Support: An assistant to Danny Yenga (second right), a candidate for the ruling Patriotic Front, hands out a cloth with a picture of President Edgar Lungu during a campaign parade in Lusaka. (Marco Longari/AFP)
Zambian tailor Lovemore Zulu picked out the stitching of a broken zipper, bobbing his head to the tunes blasting from an opposition election campaign parade.
He lives in a small cement brick house with no running water in front of the United Party for National Development’s (UPND’s) office in Matero, a densely populated suburb of the capital, Lusaka.
The UPND, the main rival to the ruling Patriotic Front (PF), is eager to tap into mounting disillusionment in the city’s poorest neighbourhoods, where dissent has grown since the last 2016 poll.
Young party activists in red berets and T-shirts piled into the back of a decorated pickup truck as a motorcade set off into Matero, one of their final shows to woo votes ahead of Thursday’s general election. They were accompanied by balaclava-clad “protectors” armed with machetes.
Despite a ban on mass rallies, it took less than an hour for hundreds of people to join the parade, jogging alongside the vehicles as they shouted “faka (pressure) for change”.
Like most Zambians, Matero residents have suffered during the sharp economic decline under President Edgar Lungu.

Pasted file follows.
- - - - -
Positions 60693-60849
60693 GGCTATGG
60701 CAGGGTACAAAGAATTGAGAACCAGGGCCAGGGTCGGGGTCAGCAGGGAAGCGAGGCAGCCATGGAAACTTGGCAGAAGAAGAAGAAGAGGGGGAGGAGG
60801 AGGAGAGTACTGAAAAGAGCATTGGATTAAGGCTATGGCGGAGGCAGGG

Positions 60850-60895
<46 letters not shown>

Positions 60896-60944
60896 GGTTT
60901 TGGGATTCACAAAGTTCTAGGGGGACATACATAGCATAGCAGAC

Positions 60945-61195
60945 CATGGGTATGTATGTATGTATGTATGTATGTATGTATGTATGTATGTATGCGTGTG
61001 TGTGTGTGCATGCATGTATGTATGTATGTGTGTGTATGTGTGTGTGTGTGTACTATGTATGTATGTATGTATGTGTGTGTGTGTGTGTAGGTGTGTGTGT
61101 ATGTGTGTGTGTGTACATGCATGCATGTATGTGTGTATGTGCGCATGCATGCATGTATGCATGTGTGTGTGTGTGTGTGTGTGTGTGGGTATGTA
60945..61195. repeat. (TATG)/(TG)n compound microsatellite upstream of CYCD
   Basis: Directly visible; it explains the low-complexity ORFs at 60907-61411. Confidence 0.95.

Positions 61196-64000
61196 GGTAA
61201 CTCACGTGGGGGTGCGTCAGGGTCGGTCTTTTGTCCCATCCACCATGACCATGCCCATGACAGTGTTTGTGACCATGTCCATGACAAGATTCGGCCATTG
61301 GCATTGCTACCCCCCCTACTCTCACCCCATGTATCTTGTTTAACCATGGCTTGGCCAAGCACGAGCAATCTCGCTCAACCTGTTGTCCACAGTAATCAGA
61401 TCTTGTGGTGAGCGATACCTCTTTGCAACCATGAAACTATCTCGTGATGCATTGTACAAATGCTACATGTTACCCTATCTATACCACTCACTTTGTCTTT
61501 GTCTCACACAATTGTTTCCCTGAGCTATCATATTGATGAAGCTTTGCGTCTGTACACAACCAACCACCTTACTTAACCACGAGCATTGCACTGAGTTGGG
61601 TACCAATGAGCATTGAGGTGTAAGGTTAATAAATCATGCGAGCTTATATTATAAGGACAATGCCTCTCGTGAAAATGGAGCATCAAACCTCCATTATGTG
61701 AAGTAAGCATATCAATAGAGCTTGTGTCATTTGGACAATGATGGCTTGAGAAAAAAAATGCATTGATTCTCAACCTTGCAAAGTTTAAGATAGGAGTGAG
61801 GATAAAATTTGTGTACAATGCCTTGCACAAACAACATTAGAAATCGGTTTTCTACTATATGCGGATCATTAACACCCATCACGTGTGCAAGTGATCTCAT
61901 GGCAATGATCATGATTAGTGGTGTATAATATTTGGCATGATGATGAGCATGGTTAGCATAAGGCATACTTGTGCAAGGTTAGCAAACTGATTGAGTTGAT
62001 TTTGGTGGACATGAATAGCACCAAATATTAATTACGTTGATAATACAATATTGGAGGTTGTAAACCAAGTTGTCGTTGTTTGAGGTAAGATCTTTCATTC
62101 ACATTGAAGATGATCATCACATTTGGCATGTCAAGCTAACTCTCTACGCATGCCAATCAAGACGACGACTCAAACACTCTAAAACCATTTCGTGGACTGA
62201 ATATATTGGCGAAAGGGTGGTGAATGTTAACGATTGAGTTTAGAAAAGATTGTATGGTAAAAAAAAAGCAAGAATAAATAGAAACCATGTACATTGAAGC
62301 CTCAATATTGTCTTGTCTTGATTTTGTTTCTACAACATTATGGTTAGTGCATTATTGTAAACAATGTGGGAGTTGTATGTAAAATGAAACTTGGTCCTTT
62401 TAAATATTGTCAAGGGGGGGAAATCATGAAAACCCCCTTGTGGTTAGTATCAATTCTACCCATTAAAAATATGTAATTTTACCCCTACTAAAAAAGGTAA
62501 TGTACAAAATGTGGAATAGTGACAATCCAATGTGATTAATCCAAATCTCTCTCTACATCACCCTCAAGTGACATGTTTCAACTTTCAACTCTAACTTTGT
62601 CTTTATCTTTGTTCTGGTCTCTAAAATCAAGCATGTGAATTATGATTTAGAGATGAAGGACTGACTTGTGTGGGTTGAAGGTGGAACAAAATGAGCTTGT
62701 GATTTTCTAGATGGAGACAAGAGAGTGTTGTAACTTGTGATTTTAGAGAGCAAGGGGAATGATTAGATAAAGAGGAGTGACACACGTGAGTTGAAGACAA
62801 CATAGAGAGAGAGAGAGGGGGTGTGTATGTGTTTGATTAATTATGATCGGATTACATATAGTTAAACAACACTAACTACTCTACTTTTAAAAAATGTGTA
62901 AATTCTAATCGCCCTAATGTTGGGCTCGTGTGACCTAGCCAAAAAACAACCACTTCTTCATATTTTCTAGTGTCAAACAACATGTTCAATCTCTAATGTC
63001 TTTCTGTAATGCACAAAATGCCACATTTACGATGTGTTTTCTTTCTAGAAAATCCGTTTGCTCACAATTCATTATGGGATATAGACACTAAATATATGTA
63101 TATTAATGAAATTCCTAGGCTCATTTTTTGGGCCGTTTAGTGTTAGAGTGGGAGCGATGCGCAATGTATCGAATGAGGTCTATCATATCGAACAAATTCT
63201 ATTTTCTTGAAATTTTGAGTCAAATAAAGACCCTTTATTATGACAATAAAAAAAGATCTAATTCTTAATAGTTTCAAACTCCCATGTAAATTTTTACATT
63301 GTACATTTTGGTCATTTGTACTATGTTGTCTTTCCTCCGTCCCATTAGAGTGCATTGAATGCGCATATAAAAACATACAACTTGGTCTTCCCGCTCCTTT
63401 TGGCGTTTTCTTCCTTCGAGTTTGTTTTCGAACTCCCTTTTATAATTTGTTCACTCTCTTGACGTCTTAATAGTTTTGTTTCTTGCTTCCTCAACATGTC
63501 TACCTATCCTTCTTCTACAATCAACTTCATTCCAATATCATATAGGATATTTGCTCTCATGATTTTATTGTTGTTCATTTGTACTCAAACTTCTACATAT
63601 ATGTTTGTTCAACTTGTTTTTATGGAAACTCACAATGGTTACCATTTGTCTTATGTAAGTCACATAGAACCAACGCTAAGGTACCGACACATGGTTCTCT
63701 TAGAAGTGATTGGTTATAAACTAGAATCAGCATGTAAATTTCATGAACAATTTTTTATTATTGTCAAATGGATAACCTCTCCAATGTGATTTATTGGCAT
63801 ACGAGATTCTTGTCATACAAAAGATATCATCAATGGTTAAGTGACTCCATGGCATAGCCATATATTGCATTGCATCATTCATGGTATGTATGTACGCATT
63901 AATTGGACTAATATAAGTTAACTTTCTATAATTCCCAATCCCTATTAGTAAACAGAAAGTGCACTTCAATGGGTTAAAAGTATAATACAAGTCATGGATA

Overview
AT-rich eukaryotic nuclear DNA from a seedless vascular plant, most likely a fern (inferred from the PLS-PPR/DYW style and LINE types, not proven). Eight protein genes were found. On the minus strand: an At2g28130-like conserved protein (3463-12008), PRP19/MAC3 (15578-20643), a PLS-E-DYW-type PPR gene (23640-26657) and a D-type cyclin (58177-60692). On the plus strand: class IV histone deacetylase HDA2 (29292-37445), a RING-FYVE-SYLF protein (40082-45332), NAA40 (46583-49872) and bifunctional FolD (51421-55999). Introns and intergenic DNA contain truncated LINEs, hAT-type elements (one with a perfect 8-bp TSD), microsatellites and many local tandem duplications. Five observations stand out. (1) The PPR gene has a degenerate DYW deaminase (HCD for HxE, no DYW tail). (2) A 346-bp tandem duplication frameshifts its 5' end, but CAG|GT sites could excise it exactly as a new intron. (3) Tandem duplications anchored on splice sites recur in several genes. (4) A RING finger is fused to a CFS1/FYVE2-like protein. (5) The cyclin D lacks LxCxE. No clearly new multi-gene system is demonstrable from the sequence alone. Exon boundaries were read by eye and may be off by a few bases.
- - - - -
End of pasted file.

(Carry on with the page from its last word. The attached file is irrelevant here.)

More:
“The price of material has increased so much,” said Zulu. “In more than five years, there has been no improvement,” he said, pointing to the second-hand manual sewing machine he is saving up to replace.
But with daily revenue almost halved since he started, the same year Lungu took power, Zulu has lost hope in the PF.
“People have less money,” he said. “Everyone is complaining.”
The UPND’s presidential candidate, Hakainde Hichilema, a sixth-time runner, has already lost twice to Lungu since he was first elected in 2015. Their next stand-off is expected to be particularly tight.
Campaigning has been limited by coronavirus restrictions and marred by violent clashes between PF and UPND supporters, prompting Lungu to deploy the army.
Opposition voters are generally keeping a low profile in Lusaka, a PF stronghold.
In Matero, a man walks up to an AFP photographer and pulls off his white sweater to show blood-crusted scabs on his right shoulder.
He introduces himself as Jonathan Mulala. He says PF “cadres” attacked him with a bottle the previous evening when, wearing a UPND T-shirt, he went to fetch his sister from a bar where she was having drinks with friends.
The party’s parliamentary candidate for Matero, Tom Michelo, said he had reported at least 40 similar incidents to the police since campaigning started in May.
“This is why we are holding bigger rallies,” he said, because a three-people limit on door-to-door campaigning is “not safe” and leaves people vulnerable to attacks.
Children fought over flyers as women came out of brick and corrugated iron homes, imitating the UPND’s “way forward” gesture: an extended hand with the thumb pointing up.
Michelo stopped at a food market, where he was almost overtaken by the crowd pushing and shoving for regalia. A vegetable vendor reached out to protect his carefully balanced display of potatoes as three women left the scene, disappointed at not getting a T-shirt.
“Our greatest campaign … has been lack of employment,” Michelo said before setting off with a pile of freebies. “The economy is biting.”
PF supporters later clashed with the convoy, injuring about 20 people before soldiers intervened, UPND spokesman Bryan Chafwila said on Tuesday.
“It’s going to get bloody as we get closer to voting day,” he warned. — AFP